Suggesting mythological creatures with fearsome powers, “Centaurs and Satyrs” features seven artists whose work involves a hybrid of two or more practices. While many artists today refuse to pigeonhole themselves as “painters” or anything as jejune, the very real creatures that make the works in “Centaurs and Satyrs” embody the cross-fertilization of multiple ways of thinking, physically making, and approaching a work.
Yevgeniya Baras creates heavily textured works on canvas that straddle the line between sculpture and painting. With a wide range of materials such as wood, yarn, papier-mâché, velvet or foil, the works evoke deconstructed domesticity and unruly craftsmanship, with often dark undertones.
Naomi Safran-Hon interweaves photography, paint and cement pushed through lace, to underscore a symbolic attack of militarism within the domestic sphere. Abstract and aesthetically elegant surfaces hint at an underlying heaviness, brought on by the indelibility of Middle-East politics.
Ezra Johnson makes animation films out of continuously changing paintings, and then allows the paintings to exist as frozen objects. By constantly cutting, rearranging, and repainting each image, Johnson bounces back and forth between filmic narrative and abstract moments, exposing the process of conventional painting in his complex and poignant films.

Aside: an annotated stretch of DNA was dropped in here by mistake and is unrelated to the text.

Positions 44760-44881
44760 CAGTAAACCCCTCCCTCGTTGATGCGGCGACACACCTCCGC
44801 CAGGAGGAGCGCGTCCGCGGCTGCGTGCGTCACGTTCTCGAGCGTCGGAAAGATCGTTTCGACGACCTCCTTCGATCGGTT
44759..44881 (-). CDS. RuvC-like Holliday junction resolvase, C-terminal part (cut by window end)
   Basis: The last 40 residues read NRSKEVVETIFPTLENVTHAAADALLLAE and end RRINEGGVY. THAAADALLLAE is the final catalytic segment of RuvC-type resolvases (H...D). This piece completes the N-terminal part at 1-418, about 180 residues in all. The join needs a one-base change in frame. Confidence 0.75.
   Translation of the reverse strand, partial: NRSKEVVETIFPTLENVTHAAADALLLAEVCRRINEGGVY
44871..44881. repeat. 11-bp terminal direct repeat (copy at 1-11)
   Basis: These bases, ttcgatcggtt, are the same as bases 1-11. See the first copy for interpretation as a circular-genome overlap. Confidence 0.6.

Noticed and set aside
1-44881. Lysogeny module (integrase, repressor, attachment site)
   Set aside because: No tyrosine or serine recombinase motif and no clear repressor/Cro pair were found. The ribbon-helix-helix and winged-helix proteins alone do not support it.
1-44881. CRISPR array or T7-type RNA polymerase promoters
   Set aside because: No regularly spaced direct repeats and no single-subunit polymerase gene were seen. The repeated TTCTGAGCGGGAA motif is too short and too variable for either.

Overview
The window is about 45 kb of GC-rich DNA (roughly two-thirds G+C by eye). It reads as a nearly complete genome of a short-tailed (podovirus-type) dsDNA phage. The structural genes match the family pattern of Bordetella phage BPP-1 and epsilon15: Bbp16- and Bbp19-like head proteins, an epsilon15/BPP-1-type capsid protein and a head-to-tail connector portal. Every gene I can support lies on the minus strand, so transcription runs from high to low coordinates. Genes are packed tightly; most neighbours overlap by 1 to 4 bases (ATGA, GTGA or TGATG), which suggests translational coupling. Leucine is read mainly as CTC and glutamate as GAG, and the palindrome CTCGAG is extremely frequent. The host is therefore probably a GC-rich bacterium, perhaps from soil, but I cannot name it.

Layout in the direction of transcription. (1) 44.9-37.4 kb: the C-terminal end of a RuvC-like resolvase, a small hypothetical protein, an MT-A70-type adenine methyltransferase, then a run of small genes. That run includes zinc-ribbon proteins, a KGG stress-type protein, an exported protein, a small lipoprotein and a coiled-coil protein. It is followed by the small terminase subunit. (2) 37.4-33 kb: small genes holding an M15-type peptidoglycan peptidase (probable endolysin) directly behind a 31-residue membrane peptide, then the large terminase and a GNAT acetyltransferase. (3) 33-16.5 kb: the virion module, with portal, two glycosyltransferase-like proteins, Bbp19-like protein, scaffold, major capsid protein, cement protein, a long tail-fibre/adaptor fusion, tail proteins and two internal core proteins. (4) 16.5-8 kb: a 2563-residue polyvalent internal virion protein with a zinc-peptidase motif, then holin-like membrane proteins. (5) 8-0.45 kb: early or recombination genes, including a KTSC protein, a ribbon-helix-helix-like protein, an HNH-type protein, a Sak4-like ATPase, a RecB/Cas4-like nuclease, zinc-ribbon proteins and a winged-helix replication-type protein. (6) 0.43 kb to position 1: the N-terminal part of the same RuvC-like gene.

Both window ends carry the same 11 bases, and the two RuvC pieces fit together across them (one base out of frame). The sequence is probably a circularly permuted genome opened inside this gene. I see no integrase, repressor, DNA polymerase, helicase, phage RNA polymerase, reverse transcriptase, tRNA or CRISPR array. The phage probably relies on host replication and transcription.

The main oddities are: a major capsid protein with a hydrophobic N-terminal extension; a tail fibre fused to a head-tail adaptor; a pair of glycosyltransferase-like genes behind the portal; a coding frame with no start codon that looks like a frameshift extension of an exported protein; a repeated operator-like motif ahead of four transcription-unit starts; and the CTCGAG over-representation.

Melissa Brown produces wood-block prints, and paintings whose layering, stencils, gradients, and recurring patterns point to a variety of print-making methods. With these tools, Brown plays with the perception of same/not-same, positive and negative, and the real and supernatural.
Irys Schenker’s practice alternates between colored pencil works on paper and sculpture in cardboard and thread, often incorporating both. With their hand-drawn and simple materials, her re-imaginings of Old-World synagogues plaintively speak of cultural survival and the wistfulness of diaspora.
Francesco Longenecker’s recent works on plexiglass, mylar and acetate take advantage of transparency to show many architectural layers flattened into one. His drawings are inspired by the methodology of traditional cell animation, pushing the medium from clarity and movement into confusion and stillness.
Julia Bland builds complex form and surface in often symmetrical wall works that could be mistaken for avant-garde quilts. Painting on woven material, Bland burns, cuts, rearranges, sews, and disassembles, ultimately creating amalgams of painting and traditional craft techniques.